Dimitris Antoniou on Greece, Turkey, and the Media in the New Political Landscape

Dimitris Antoniou is a lecturer in Modern Greek History and Culture in the Department of Classics at Columbia University.

June 11, 2019

We collaborated with you to organize the two-day conference “Breaking News: Greece, Turkey, and the Media in the New Political Landscape” on Columbia University’s campus. Can you describe your experience working with our Center? 

When the idea for a conference on the role of media and Greek-Turkish relations first came up, I immediately reached out to Global Center in Istanbul to discuss the possibility of co-organizing it. The Global Center in Istanbul was instrumental to the conference’s success in terms of its conception and design and also its implementation. We especially relied on their advice and guidance to identify Turkish journalists and scholars of Turkey who could participate in the forum that we envisioned. Ipek Cem Taha and I put together a draft conference program back in October 2018, which we continued to revise until the end of December, and then our other colleagues helped us implement it. Hana Onat, Eylem Tasdemir, and Gulden Çolakel were absolutely amazing! They worked closely with the Hellenic Studies Coordinator Ioanna Messini-Skordas and exchanged countless messages with hotels, travel agents, administrators from various Columbia programs and departments, IT staff, and graphic designers to make sure that what we had in mind materialized. And they did it all with a great sense of humor!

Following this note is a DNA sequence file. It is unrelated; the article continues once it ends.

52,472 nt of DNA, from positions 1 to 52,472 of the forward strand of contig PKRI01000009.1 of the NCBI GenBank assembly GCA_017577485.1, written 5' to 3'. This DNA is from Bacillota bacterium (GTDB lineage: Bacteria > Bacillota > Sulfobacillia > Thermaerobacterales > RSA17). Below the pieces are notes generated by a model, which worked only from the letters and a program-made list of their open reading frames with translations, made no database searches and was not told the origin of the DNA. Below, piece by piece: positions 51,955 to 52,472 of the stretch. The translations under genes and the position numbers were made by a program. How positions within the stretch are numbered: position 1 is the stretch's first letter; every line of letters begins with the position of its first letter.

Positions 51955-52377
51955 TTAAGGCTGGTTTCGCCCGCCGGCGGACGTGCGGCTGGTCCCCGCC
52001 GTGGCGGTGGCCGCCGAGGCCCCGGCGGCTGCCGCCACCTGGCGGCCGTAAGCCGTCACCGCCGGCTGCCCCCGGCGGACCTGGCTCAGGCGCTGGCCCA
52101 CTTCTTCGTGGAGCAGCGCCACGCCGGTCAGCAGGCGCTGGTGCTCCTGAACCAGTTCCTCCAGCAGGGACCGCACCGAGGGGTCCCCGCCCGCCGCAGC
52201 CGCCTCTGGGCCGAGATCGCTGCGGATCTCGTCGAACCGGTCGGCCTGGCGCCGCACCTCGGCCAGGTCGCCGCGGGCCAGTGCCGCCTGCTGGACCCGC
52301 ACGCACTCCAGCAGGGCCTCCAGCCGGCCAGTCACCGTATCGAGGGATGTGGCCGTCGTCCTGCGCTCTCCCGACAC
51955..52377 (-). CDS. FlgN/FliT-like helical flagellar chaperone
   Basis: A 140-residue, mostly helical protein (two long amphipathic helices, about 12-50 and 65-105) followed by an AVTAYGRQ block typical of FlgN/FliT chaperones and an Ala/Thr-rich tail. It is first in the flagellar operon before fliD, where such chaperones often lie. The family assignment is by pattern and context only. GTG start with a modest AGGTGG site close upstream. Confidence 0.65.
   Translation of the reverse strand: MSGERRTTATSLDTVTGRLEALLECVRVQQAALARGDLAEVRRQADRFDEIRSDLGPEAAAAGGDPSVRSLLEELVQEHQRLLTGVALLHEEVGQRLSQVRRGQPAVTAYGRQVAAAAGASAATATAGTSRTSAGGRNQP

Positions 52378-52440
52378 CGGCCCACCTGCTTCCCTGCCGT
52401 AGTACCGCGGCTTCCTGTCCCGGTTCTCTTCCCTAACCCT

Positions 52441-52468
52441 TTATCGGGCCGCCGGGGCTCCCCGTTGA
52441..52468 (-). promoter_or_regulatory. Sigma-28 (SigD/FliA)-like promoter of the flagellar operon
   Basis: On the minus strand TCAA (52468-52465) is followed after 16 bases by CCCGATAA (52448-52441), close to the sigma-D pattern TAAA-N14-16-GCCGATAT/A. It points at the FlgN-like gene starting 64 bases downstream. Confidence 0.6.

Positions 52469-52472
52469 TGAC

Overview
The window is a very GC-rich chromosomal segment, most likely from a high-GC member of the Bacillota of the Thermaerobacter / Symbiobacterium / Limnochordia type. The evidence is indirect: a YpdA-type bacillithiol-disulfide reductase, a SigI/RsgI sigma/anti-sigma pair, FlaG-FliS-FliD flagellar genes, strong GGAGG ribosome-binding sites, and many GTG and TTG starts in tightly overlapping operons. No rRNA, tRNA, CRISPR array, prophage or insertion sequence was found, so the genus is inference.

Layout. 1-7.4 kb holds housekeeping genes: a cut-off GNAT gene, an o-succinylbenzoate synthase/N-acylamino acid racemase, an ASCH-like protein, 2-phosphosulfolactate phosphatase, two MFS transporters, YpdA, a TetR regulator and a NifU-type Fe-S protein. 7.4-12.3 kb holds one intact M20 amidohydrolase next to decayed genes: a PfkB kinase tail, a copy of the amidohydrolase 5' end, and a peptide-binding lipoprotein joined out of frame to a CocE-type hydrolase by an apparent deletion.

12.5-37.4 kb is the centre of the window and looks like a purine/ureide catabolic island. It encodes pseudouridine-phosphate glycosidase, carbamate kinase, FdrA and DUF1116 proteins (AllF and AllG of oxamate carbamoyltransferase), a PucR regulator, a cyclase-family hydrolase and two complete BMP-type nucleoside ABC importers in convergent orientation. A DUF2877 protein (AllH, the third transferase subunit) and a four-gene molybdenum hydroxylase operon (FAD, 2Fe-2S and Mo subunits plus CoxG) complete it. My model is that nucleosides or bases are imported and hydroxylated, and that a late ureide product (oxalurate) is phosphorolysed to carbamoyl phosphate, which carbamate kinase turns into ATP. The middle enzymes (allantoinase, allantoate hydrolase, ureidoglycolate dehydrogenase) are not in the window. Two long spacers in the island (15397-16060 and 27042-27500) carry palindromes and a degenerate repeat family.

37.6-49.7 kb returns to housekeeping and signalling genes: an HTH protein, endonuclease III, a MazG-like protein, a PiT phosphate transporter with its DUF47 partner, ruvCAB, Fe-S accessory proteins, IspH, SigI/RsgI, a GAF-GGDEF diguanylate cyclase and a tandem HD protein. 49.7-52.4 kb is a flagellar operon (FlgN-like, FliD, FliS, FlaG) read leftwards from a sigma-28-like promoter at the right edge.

Dimitris Antoniou

How do you see the role of Columbia Global Centers | Istanbul in promoting and facilitating the collaborative and impactful engagement of Columbia University with the world?

Gathering prominent journalists, scholars, and government officials in Turkey and Greece to participate in a conference together is not an easy task, but we were able to do it because of the Istanbul Global Center’s effectiveness in communicating the potential impact of the initiative to participants as well as audiences. I see the Global Center’s involvement in this conference as a model for future international collaborations between Columbia faculty and students, Columbia Global Centers, and international scholars and practitioners.

How do you see Columbia programs in Istanbul contributing to the overall learning experience of Columbia and local students?

I first worked with the Global Center in Istanbul in the context of the Global Core seminar The World Responds to the Greeks, which I co-taught via teleconference with Matthew Gumpert from the University of Bosporus. This was a unique collaborative project as it brought together two classrooms, one at Columbia and one at the University of Bosporus, and gave students the opportunity to establish contact and exchange ideas with peers from another part of the world. Ipek Cem and I are now exploring ways that the Global Center in Istanbul can contribute to The Ottoman Past in the Greek Present, another Global Core seminar that I teach, through the organization of visits in Greece and Turkey and the participation of Turkish students and faculty in the course.